I did try for a while, but it’s impossible to ignore anymore. The noise around Bitcoin has steadily risen throughout 2020 and it has now entered 2021 with a bang. This merits a few hundred words and minutes of time, if not more. While the statement may sound a tad cavalier, truth is that I’d be bluffing to say that I truly understood the potential of bitcoins (not in price but in utility). At the same time, it is just as true that my understanding of it as a potential asset for ‘investment’ is materially sounder.
In this blog I’m going to attempt to make sense of the bitcoin ‘investment’ without commenting on bitcoin as a potential global currency. Please bear with me and also understand I am not attacking this brilliant new technology or its viability in any way or form. All I’m trying to do is talk to you about whether it’s a rational An investment is made to give you a return. You make an investment if you use your money to buy either physical assets like property or financial assets like bonds and equity with an aim to receive income or gains... More that fits into your wealth creation portfolio and in what proportion.
What is it?
At the outset, let me clarify that technology is not my strong point, hence understanding the nuances of new technology takes a while. Nevertheless, I have understood in a broad sense what Bitcoin and other similar crypto currencies seek to do. The origin, as is widely known now, did come about as an idea for an alternative to controlled fiat currencies. It came about as a retaliation to the lack of trust and small circle of control around fiat currencies.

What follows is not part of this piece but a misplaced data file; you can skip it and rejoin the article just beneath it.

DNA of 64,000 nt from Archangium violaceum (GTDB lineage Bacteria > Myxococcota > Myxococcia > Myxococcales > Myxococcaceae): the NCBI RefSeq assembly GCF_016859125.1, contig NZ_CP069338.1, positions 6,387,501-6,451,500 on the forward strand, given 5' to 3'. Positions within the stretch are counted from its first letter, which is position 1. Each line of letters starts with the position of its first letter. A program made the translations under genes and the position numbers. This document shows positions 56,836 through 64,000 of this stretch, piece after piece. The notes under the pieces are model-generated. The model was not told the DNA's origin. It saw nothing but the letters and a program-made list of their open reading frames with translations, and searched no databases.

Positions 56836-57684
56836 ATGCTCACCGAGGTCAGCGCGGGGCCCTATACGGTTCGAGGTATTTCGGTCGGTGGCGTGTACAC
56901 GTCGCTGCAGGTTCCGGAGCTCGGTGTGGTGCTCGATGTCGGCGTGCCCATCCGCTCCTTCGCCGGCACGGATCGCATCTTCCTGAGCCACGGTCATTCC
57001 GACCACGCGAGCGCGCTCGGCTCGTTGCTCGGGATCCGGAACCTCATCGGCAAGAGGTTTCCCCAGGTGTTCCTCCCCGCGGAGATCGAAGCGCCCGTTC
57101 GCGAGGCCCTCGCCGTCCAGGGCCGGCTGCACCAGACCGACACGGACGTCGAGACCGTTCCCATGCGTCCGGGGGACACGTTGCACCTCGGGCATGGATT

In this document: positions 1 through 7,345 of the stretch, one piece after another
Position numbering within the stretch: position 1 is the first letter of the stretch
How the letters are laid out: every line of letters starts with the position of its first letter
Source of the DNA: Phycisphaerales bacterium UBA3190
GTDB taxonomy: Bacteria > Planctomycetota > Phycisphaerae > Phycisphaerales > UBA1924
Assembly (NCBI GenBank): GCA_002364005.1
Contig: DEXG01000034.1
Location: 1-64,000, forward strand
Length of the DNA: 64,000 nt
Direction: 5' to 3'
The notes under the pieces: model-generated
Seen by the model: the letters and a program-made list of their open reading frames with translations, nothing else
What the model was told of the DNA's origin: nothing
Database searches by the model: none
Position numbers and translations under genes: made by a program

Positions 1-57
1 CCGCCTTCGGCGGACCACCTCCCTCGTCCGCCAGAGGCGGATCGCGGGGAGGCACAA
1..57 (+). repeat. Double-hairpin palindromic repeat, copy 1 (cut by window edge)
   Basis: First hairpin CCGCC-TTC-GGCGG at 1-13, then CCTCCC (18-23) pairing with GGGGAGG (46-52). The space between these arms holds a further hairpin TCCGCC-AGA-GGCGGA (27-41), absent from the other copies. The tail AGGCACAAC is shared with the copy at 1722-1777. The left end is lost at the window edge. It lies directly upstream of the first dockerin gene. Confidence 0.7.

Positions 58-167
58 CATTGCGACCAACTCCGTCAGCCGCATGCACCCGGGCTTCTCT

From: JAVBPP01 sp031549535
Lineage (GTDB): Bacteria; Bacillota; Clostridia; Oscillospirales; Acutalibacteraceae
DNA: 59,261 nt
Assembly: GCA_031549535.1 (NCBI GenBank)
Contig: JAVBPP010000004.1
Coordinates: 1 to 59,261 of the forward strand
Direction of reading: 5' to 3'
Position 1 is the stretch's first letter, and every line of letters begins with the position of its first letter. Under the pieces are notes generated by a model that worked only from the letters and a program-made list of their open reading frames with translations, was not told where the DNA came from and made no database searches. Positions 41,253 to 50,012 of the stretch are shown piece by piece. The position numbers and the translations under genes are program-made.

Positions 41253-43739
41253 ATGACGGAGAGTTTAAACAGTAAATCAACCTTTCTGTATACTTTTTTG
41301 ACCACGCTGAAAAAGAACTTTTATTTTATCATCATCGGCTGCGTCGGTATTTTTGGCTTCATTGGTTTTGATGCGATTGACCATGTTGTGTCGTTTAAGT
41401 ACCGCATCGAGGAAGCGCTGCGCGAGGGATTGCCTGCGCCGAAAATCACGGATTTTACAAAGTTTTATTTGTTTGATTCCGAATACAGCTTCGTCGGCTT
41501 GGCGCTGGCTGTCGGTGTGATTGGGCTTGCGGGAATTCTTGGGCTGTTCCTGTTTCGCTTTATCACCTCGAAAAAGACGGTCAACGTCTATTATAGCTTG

Crypto currencies operate on blockchain technology where control is decentralized and no one person or group can affect the current worth of a single unit of currency. There is no way to deliberately inflate, deflate or debase the value of crypto currency. Governments world over are vary of this potential shift of purchasing power out of their hands. However, we must agree that central banks attempting to control the value of their currencies have really brought it upon themselves thanks to their apathetic muddling. The result of which has only been greater and wider income inequality and rising mistrust of the system that runs the mint.
The value ascribed to bitcoins
Bitcoins are mined digitally as a reward for a coding process that needs to be undertaken. Once mined and in circulation, they can be bought and sold on specialized exchanges just as you would other commodities. There is a transaction fee involved which presumably is what miners make money from.